Duer also promoted his views in a series of works on “constitutional jurisprudence” designed as textbooks for college lecturers. The first, which appeared in 1833, said almost nothing about slavery. The second, published ten years later, mentioned that slave labor was less efficient than free labor, and then turned to a vigorous denunciation of the abolitionists, “zealots” who, “with the blindness of ignorance, the virulence of bigotry ... and madness of fanaticism,” had seriously retarded the work of ending slavery. In 1856, as the sectional crisis accelerated, Duer published a new edition that praised the American Colonization Society and opposed the westward expansion of slavery. But again, his strongest language was directed against abolitionists, “who, with the blindness of ignorance and fanaticism, denounce all who refuse to cooperate in their impracticable schemes.” Presumably, he meant advocates of colonization like himself.[v]
Along with Duer, numerous other Columbians were connected to the colonization societies of New York City and New York State. They included, among officers, the rev. Gardiner Spring, a trustee, and graduates Alexander Proudift, Hugh Maxwell, John W. Mulligan, and Garbriel Disosway. Rev. Jonathan Wainwright, a Columbia trustee and “member for life” of the American Colonization Society, delivered sermons insisting that abolition without colonization would lead to “the immediate destruction of the white population.” A number of faculty were also involved in the colonization movement at one time or another, including Professor of Hebrew Language and Literature Samuel Turner, Professor of Chemistry Charles Chandler, and Professor of Mathematics and Science John Kemp.[vi]
Other Columbians also attacked the abolitionist movement. Chemistry Professor James Renwick, who wrote political biographies on the side, in 1841 published a life of John Jay that carefully distinguished Jay’s belief in gradual emancipation from the views of “the modern abolitionists.” Jay, Renwick insisted, did not “deny the abstract right of holding slaves” or call for an “exertion of authority by the federal government” against slavery, and “avoided any attempt at agitation in those States where the condition of society had not prepared them for the measure.” In short, Jay was “a sound statesman,” not “a fanatic and disorganizer.” Jay’s son William, himself a prominent abolitionist, condemned Renwick’s account as a distortion of his father’s views, attributing it to the “cupidity” of the publisher, Harper and Brothers, anxious to market the book in the South.[vii]
[i]. Foner, Gateway, 52-54.
[ii]. Sarah Schutz, “‘Africa’s Glory and America’s Hope’: Columbia’s Involvement in the African Colonization Movement,” Seminar Paper, Columbia and Slavery, Spring 2015, 2; Eli Seifman, A History of the New York State Colonization Society (New York, 1966), 50-52; Craig S. Wilder, “‘Driven ... from the School of the Prophets’: The Colonisationist Ascendance at the General Theological Seminary,” New York History, 93 (Summer 2012), 167; “Henry Rutgers,” Columbia University Quarterly, 11 (March 1909), 189; Manumission Certificate, John R. Murray, American Historical Manuscripts Collection, New-York Historical Society; John H. Griscom, Memoir of John Griscom (New York, 1859), 320-21.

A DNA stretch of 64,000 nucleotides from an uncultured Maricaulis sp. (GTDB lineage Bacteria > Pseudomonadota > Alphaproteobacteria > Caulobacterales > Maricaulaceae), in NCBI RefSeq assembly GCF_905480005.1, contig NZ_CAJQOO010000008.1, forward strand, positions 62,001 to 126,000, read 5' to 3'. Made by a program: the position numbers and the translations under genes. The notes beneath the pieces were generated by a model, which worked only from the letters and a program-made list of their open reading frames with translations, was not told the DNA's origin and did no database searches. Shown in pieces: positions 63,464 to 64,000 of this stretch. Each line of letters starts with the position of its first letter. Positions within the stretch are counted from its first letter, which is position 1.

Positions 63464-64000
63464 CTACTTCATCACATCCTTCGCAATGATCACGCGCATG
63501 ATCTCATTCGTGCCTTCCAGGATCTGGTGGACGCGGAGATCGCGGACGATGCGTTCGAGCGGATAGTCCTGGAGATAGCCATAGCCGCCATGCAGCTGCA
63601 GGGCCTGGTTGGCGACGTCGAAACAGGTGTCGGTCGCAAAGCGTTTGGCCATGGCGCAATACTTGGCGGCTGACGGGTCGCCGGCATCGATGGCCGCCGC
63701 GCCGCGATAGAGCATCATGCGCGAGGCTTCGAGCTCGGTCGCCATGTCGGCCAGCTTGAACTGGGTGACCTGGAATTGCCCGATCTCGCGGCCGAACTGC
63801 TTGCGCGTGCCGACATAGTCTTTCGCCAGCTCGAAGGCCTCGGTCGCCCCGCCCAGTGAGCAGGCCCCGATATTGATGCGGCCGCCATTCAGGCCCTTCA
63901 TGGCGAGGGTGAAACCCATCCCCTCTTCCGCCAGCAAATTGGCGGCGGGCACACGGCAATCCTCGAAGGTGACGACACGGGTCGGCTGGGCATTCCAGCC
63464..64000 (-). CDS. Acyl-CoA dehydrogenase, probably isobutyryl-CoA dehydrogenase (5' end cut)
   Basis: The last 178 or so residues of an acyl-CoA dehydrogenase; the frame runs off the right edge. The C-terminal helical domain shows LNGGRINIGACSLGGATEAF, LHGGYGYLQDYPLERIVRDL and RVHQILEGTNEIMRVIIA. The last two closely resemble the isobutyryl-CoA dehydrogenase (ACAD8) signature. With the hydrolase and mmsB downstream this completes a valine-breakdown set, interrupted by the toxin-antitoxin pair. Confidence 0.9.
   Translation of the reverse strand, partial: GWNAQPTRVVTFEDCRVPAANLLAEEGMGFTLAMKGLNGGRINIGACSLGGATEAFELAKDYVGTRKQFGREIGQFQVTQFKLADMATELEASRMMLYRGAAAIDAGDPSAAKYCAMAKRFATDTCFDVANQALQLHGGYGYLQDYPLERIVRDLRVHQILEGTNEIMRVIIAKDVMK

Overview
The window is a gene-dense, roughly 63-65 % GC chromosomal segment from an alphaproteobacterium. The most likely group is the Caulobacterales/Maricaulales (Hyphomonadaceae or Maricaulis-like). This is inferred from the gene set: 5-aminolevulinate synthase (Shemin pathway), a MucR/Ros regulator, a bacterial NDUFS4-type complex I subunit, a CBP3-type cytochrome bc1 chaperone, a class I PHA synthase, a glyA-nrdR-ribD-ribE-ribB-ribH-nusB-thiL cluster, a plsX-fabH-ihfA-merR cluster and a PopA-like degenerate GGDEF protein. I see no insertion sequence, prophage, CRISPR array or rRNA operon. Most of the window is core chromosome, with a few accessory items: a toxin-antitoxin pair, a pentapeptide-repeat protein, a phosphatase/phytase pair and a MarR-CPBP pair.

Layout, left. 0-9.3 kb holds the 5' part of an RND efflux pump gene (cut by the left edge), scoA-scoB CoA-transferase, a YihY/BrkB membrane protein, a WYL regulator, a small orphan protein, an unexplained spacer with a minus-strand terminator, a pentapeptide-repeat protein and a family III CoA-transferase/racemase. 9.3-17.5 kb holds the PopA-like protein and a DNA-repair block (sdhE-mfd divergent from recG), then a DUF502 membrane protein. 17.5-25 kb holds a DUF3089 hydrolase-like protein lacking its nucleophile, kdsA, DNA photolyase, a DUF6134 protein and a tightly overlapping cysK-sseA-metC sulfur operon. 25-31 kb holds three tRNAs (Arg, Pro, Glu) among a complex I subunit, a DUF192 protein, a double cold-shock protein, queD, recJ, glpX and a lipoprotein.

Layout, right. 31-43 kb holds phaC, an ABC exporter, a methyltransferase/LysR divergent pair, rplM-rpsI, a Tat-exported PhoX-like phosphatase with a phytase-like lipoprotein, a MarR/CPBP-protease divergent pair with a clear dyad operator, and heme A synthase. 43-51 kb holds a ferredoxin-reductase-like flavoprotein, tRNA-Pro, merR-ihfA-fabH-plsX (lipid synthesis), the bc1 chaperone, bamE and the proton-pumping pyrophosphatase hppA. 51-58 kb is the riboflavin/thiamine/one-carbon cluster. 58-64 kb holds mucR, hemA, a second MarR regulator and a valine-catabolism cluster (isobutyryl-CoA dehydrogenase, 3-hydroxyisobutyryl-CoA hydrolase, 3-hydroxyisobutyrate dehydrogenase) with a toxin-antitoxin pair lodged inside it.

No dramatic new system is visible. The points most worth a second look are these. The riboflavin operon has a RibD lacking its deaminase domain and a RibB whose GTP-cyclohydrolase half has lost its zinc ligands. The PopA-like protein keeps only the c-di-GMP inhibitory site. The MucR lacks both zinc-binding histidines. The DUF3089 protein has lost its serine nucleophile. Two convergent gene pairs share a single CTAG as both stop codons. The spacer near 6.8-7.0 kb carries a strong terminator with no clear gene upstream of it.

[iii].Wilder, Ebony and Ivy, 265, 270, 402n.; African Repository, 5 (January 1830), 341-42; Resolutions of the People of Color at a Meeting Held ... 25th January 1831 (New York, 1831), 4-8.
[iv]. African Repository, 8 (April 1832), 60; 9 (October 1833), 47; 11 (January 1835), 14, (June 1835), 186, (July 1835), 214; 14 (May 1838), 145; Leonard Richards, Gentlemen of Property and Standing: Anti-Abolition Mobs in Jacksonian America (New York, 1970), 77; Proceedings of the Colonization Society of the City of New York (New York, 1835), 4.
[v]. William A. Duer, Outlines of the Constitutional Jurisprudence of the United States (New York, 1833); William A. Duer, A Course of Lectures on the Constitutional Jurisprudence of the United States; Delivered Annually in Columbia College, New York (New York, 1843), 210; William A. Duer A Course of Lectures on the Constitutional Jurisprudence of the United States: Delivered Annually in Columbia College (2d ed. Boston, 1856), 266-74.
[vi]. Schutz, “‘Africa’s Glory,” 3-6, 17-23; African Repository, 11 (July 1835), 221; National Anti-Slavery Standard, January 14, 1854; Seifman, Colonization Society, 96-106.
[vii]. Frank Leslie’s Weekly, January 31, 1863; Liberator, February 19, 1841.